The mission of this project is to identify drug leads with broad spectrum
activity against the related dengue, hepatitis C,
West Nile, and yellow fever
viruses. The extensive computing power of World Community Grid will be used
to complete the structure-based drug discovery calculations required to identify
promising drug leads.
Viruses from the family Flaviviridae, such as dengue (DENV),
hepatitis C (HCV), West Nile (WNV), and yellow fever (YFV) viruses, pose
significant health threats throughout the developed and developing world.
More than 40% of the world’s population is at risk for infection by
DENV. Annually, 1.5 million people
are treated for dengue fever and dengue hemorrhagic fever.
In addition, ~2% of the world’s population is infected with HCV.
Yellow fever and West Nile viruses have also had significant global
impact. Unfortunately, there are no
drugs that effectively treat these diseases.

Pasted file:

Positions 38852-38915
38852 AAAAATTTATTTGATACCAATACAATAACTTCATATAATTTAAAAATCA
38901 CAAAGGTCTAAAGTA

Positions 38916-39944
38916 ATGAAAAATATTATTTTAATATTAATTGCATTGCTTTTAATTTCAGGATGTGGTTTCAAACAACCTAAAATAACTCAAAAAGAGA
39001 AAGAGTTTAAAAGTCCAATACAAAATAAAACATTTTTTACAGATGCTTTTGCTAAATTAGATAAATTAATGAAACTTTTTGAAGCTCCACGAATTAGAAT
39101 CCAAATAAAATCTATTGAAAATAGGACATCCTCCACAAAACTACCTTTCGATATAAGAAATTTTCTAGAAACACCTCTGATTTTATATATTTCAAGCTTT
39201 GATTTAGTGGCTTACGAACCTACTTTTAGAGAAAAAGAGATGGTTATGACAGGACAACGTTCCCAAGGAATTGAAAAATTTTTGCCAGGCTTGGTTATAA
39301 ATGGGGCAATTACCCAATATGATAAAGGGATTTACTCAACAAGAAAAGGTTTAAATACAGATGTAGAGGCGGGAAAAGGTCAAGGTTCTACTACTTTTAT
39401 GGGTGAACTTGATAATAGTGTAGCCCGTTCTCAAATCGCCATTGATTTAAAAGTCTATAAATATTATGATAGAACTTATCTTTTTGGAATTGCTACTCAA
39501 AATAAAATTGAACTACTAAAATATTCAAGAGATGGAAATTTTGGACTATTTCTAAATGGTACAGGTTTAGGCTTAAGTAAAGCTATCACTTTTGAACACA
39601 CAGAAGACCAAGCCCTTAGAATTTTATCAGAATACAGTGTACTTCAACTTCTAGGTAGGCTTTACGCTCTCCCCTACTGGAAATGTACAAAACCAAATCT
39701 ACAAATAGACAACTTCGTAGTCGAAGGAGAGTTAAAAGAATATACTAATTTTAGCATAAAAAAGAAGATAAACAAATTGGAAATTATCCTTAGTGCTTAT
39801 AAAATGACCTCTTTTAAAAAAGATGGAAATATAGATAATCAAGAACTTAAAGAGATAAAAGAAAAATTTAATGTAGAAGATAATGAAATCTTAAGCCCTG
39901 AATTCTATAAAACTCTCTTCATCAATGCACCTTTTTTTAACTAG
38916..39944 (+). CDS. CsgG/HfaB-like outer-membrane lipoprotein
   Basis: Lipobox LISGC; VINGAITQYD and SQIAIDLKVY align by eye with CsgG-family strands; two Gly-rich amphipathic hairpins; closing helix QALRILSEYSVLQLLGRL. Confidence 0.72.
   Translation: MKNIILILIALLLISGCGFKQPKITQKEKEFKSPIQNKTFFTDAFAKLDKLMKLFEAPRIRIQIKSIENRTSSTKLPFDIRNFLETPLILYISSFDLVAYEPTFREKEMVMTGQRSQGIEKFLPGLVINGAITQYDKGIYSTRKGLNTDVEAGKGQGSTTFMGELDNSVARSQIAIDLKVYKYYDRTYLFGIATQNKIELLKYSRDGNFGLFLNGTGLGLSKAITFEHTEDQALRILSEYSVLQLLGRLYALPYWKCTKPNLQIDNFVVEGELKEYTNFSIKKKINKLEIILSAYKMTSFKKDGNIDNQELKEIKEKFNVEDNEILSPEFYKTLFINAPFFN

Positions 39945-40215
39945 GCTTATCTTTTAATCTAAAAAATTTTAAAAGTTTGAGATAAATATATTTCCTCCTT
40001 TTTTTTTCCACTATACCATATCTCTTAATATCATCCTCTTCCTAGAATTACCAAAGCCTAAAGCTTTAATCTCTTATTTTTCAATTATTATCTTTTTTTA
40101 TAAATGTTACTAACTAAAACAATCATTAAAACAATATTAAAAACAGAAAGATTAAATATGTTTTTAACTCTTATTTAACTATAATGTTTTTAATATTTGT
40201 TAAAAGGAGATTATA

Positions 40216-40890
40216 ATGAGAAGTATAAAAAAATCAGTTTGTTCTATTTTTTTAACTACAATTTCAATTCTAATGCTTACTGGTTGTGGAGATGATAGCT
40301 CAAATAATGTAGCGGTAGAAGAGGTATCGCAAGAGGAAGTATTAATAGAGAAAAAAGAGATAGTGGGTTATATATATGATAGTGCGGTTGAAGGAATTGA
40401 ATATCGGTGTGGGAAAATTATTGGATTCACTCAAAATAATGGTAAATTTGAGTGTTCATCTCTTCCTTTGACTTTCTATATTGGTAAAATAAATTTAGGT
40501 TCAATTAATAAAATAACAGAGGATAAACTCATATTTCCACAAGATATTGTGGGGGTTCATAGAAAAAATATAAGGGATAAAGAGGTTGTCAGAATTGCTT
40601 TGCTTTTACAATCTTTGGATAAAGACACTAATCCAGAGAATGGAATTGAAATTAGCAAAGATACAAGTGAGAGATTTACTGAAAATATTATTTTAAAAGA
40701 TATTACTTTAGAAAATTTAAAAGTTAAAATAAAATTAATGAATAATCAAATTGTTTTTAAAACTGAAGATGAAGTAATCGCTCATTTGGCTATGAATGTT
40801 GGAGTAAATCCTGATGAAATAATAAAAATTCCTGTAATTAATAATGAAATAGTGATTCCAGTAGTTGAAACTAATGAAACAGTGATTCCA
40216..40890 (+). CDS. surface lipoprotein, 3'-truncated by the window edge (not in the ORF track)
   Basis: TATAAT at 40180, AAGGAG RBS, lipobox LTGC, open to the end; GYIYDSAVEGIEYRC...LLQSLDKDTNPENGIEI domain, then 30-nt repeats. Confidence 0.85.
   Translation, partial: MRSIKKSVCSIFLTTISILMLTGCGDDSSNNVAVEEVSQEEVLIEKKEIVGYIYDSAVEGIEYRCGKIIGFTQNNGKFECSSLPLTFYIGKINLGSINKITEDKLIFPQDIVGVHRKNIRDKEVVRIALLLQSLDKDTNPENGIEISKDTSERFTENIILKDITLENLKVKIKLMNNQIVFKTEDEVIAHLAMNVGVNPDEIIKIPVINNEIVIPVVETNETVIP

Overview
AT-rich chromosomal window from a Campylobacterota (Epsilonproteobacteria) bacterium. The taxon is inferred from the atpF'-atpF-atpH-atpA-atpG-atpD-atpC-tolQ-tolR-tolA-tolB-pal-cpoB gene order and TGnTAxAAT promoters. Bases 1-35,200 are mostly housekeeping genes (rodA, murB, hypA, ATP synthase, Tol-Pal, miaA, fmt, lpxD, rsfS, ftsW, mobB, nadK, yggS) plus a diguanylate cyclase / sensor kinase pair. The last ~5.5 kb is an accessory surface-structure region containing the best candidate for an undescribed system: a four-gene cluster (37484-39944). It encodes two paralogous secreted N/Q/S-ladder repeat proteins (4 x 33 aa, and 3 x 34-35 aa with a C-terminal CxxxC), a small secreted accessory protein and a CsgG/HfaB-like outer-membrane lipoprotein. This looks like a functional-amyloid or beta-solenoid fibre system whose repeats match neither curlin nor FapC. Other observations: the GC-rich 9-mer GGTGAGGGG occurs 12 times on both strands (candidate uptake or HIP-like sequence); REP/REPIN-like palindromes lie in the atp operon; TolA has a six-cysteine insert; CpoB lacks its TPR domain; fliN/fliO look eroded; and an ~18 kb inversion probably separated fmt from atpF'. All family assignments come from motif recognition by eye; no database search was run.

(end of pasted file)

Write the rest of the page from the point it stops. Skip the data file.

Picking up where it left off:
One promising approach to combat these diseases is to develop
drugs that inhibit the viral protease. This enzyme is critical for virus
replication and is highly conserved among different flaviviruses.
We have already made significant progress, having successfully
identified compounds that simultaneously inhibit DENV and WNV proteases and
prevent virus replication in cell culture. However, additional drug
candidates need to be discovered to improve the likelihood of converting
drug leads into approved drugs for treating flavivirus infections.
The computing power of World Community Grid will be harnessed to complete calculations that will identify new compounds
that bind tightly to flavivirus proteases, and
terminate DENV, HCV, WNV, and YFV replication. Normally, these calculations
thousands of years of computer time. However, the combined power of
World Community Grid computers will enable this project to be completed within 9-12 months.
Identifying new compounds that broadly inhibit dengue,
hepatitis C, West Nile, and yellow fever viruses is a significant step in
our quest to change the world by dramatically improving global health.